I see Monica Crowley has gotten some internet attention. Few people are shitholes like Crowley. Whatever spite or rancor she garners is well deserved.
She’s one of the media pranks of our time. Did you know she was a plagiarist? Ah, it’s true. As a young woman, she sought out a disgraced Richard Nixon’s attention and got it. She became his aide-in-shade. She then made her villager bones writing about the blackheart ex-pres.
Her fides were plenty papier mache’. In August 1999, for the Wall Street Journal, she wrote a piece called “The Day Nixon Said Goodbye.” She plagiarized a far better writer, prolific Brit Paul Johnson, throughout. Slate:
From Johnson’s “In Praise of Richard Nixon,” Commentary, October 1988:
“There was none of the personal corruption which had marked the rule of Lyndon Johnson, let alone the gross immoralities and security risks of John F. Kennedy’s White House.”
From Crowley’s “The Day Nixon Said Goodbye,” Wall Street Journal, August 9, 1999:
“There was none of the personal corruption that had marked the rule of Lyndon Johnson or the base immoralities and outrageous security risks of the Kennedy and Clinton White Houses.”
“Nixon … consistently underestimated the unscrupulousness of his media enemies and their willingness to sacrifice the national interest in the pursuit of their institutional vendetta.”
“Nixon, though always suspicious of his political enemies, consistently underestimated their ruthlessness and willingness to sacrifice the national interest in the pursuit of their institutional vendetta.”
“So great was the inequity of Nixon’s downfall that future historians may well conclude he would have been justified in allowing events to take their course and in subjecting the nation to the prolonged paralysis of a public impeachment, which at least would have given him the opportunity to defend himself by due process of law. But once again his patriotism took precedence over his self-interest …”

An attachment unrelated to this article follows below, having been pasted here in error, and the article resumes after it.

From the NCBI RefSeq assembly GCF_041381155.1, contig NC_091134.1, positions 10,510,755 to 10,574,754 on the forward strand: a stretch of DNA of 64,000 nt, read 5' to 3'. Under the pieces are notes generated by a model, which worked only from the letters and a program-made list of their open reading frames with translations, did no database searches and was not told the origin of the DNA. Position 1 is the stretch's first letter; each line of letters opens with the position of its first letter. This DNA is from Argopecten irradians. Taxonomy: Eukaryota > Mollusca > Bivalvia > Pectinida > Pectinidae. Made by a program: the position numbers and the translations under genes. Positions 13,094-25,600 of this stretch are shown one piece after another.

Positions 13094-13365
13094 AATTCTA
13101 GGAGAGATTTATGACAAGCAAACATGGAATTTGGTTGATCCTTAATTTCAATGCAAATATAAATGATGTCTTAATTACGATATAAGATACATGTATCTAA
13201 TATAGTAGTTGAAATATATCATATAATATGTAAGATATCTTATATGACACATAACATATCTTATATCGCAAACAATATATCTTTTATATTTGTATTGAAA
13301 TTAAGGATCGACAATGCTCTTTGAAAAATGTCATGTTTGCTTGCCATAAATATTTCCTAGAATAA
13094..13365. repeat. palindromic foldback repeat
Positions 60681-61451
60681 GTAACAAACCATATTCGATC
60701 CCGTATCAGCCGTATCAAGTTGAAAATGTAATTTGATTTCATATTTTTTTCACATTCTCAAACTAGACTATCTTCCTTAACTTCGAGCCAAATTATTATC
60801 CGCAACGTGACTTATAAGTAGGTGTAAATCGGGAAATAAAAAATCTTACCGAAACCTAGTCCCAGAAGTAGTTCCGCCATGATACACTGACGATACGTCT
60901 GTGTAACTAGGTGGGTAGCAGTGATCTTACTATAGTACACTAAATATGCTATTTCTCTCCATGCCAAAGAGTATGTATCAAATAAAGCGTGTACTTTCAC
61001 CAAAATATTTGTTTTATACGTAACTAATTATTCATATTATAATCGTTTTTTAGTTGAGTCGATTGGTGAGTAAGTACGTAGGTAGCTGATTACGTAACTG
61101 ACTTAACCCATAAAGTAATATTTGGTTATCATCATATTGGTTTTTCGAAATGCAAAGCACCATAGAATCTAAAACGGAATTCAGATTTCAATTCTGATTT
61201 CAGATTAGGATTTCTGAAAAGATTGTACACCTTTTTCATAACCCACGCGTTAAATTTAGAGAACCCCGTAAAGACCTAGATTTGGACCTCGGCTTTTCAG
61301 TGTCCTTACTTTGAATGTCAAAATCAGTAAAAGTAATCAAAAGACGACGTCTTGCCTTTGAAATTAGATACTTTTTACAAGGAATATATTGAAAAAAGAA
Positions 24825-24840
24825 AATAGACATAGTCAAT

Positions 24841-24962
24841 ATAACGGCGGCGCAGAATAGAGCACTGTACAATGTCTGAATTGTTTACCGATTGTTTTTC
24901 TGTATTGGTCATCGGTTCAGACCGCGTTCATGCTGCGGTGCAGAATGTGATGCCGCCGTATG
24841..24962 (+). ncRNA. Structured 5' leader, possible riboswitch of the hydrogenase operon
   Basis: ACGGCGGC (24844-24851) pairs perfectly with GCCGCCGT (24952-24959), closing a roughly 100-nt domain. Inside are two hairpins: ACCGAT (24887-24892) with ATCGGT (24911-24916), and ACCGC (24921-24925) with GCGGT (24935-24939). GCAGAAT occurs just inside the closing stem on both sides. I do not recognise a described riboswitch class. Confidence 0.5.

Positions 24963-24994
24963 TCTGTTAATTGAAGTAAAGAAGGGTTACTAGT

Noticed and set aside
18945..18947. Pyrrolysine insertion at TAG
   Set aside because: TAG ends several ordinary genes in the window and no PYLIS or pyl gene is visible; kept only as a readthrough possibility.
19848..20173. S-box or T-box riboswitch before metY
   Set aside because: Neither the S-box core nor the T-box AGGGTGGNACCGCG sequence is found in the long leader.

“Given the inequity of Nixon’s downfall, historians may yet determine that he would have been justified in allowing events to take their course and subjecting the country to a prolonged process of impeachment, which would have given him the chance to defend himself by due process of law. His allegiance to the country, however, overrode his political self-interest.” . .
“By a curious paradox Richard Nixon was one of the very few people who emerged from the Watergate affair with credit.”
“Ironically, Nixon was one of the few people who emerged from Watergate with credit …”
The New York Times:
Mr. Johnson also wrote, ”In thus rehabilitating himself, Nixon displayed courage, endurance, persistence, patience, skill and — there is no other word for it — magnanimity. The greatness of his heart is something his enemies never dreamed he possessed, and it helps explain their misunderstanding of his nature.”
Ms. Crowley wrote: ”Throughout his self-rehabilitation, Nixon displayed courage, endurance, patience and skill. But perhaps most importantly, he showed great magnanimity, a quality that his enemies never counted on and that helps explain why they so misunderstood his nature.”
Reached by telephone on Friday afternoon, Ms. Crowley, the author of ”Nixon Off the Record” (Random House, 1996) and ”Nixon in Winter” (Random House, 1998), agreed that ”there are clear similarities in the language. I have wracked my brain, and I can honestly tell you that I have not read” Mr. Johnson’s article.